The Potter Box


Module 10 – Exercise 4: The Potter Box and media ethics case studies

The purpose of this exercise is to introduce students to the ethical decision-making model known as the "Potter Box" (named after its creator, Harvard professor Ralph Potter), and explore its application to media ethics case studies. The Potter Box method requires us (1) to precisely define the situation or dilemma, and then to think about (2) the underlying values of each case, (3) the principles which are most important to apply, and (4) the conflicting loyalties that one might hold to the various stakeholders in the case. This four-step approach is designed to open one's thinking and promote discussions about a systematic process for making ethical decisions.

The lecturer introduces the Potter Box method, and demonstrates each of the method's four steps through a discussion with the students.

The lecturer asks the students to apply the Potter Box method to selected case studies found on the website of the Society of Professional Journalists. The case studies available on the SPJ website address a range of issues, as reflected by their titles:

  • Using the 'Holocaust' Metaphor
  • Aaargh! Pirates! (and the Press)
  • Reigning on the Parade
  • Controversy over a Concert
  • Deep Throat, and His Motive
  • When Sources Won't Talk
  • A Suspect "Confession"
  • Who's the "Predator"?
  • The Media's Foul Ball
  • Publishing Drunk Drivers' Photos
  • Naming Victims of Sex Crimes
  • A Self-Serving Leak
  • The Times and Jayson Blair
  • Cooperating with the Government
  • Offensive Images
  • The Sting
  • A Media-Savvy Killer
  • A Congressman's Past
  • Crafting a Policy

After selecting the case study, the lecturer asks the students to create their Potter Box, working individually and writing down their thoughts. The lecturer then asks the students to share their analysis with the class and reflect on the following questions:

  • Which values, principles, and loyalties are in direct opposition? Use a "vs." indicator in between these such as "truth vs. innocence" or "safety vs. accountability".
  • Can you use the Potter Box to push yourself to new thinking beyond the obvious answers? After you first listed "oppositions", can you next list more such conflicting values, principles, and loyalties which will help you better understand and solve the case?
  • What are the likely limitations to the Potter Box? What possible flaws in logic or problem solving could arise when depending only upon this Box?
  • Do you think your use of the Box is producing a better answer than your own intuitive thinking? What is the net value of the Box and of your current solution to the problem?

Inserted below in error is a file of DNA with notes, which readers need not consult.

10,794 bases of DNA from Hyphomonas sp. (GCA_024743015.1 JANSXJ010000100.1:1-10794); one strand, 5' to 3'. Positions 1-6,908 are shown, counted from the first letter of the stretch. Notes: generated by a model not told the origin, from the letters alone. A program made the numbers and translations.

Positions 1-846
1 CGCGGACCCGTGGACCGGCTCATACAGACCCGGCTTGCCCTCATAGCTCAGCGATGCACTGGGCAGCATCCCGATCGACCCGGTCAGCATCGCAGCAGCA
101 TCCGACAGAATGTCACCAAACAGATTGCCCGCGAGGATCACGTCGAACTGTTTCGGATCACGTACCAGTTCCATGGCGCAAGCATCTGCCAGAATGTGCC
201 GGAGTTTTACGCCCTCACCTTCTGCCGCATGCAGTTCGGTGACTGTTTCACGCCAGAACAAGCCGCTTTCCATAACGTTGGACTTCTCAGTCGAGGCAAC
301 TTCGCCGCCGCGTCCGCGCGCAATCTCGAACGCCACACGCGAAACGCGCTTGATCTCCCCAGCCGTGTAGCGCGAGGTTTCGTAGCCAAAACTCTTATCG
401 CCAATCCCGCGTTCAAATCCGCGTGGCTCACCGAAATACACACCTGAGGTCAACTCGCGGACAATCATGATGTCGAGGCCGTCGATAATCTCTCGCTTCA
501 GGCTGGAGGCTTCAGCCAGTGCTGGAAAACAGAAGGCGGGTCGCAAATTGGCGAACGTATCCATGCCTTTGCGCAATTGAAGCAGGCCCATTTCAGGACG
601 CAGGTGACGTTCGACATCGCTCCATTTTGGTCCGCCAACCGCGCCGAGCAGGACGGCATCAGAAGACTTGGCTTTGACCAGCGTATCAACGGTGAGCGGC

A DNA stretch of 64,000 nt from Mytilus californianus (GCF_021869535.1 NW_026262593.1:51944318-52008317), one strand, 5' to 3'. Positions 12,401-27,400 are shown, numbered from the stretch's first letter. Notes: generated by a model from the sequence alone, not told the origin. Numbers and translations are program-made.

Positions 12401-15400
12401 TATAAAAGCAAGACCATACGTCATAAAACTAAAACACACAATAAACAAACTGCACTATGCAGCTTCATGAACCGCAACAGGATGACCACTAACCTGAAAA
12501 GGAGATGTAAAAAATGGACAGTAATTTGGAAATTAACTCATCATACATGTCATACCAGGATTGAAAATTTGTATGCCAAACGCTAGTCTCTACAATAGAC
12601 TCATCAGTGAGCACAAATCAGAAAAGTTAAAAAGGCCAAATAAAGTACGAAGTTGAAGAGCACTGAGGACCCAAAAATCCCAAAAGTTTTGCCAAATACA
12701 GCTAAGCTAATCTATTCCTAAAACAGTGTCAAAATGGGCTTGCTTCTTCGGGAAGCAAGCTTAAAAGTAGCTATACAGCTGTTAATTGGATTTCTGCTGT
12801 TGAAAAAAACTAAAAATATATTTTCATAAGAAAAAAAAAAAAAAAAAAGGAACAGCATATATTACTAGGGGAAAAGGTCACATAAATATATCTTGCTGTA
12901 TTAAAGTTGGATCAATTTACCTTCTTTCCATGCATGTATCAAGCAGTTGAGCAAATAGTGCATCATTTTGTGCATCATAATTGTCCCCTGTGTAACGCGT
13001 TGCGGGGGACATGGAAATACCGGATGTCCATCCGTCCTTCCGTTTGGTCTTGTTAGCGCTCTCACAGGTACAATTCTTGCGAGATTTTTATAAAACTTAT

Lecturer guidelines

The importance of introducing students to an actual systematic tool for moral decision-making cannot be over-emphasized. The Potter Box, although open to criticism like any other such tool, has been employed for decades in many types of ethics work and instruction. The Potter Box is designed to open one's thinking and promote discussions about a systematic process for making ethical decisions. It can serve as a microscope that helps us see what is underneath the ethical issue, rather than a calculator that gives precise answers.

The Potter Box method is well introduced, illustrated, and explained in the opening chapter of the book Media Ethics: Cases in Moral Reasoning cited in the Advanced reading section below. If you do not have access to the book, you can learn about the Potter Box method by watching this video as well as reading this article and this blog post. If you are unfamiliar with the Potter Box it would be helpful for you not only to read about it, but also to take one or two case studies of your choosing and apply the Potter Box reasoning yourself. Relevant case studies can be found in a textbook or on the website of the Society of Professional Journalists.

Students in a classroom setting do not have time to fully develop the thinking behind each block of the Potter Box. Nonetheless, the exercise will train the student to ask important questions such as: Who else would be impacted? What precedent might I set? What personal, employment and social interest will my decision impact? How much will I hurt and assist innocent third parties? Overall, the student must learn to ask key questions and use systematic analysis, not just make snap judgments without a moral rationale.

Last modified: Tuesday, 3 December 2019, 9:49 AM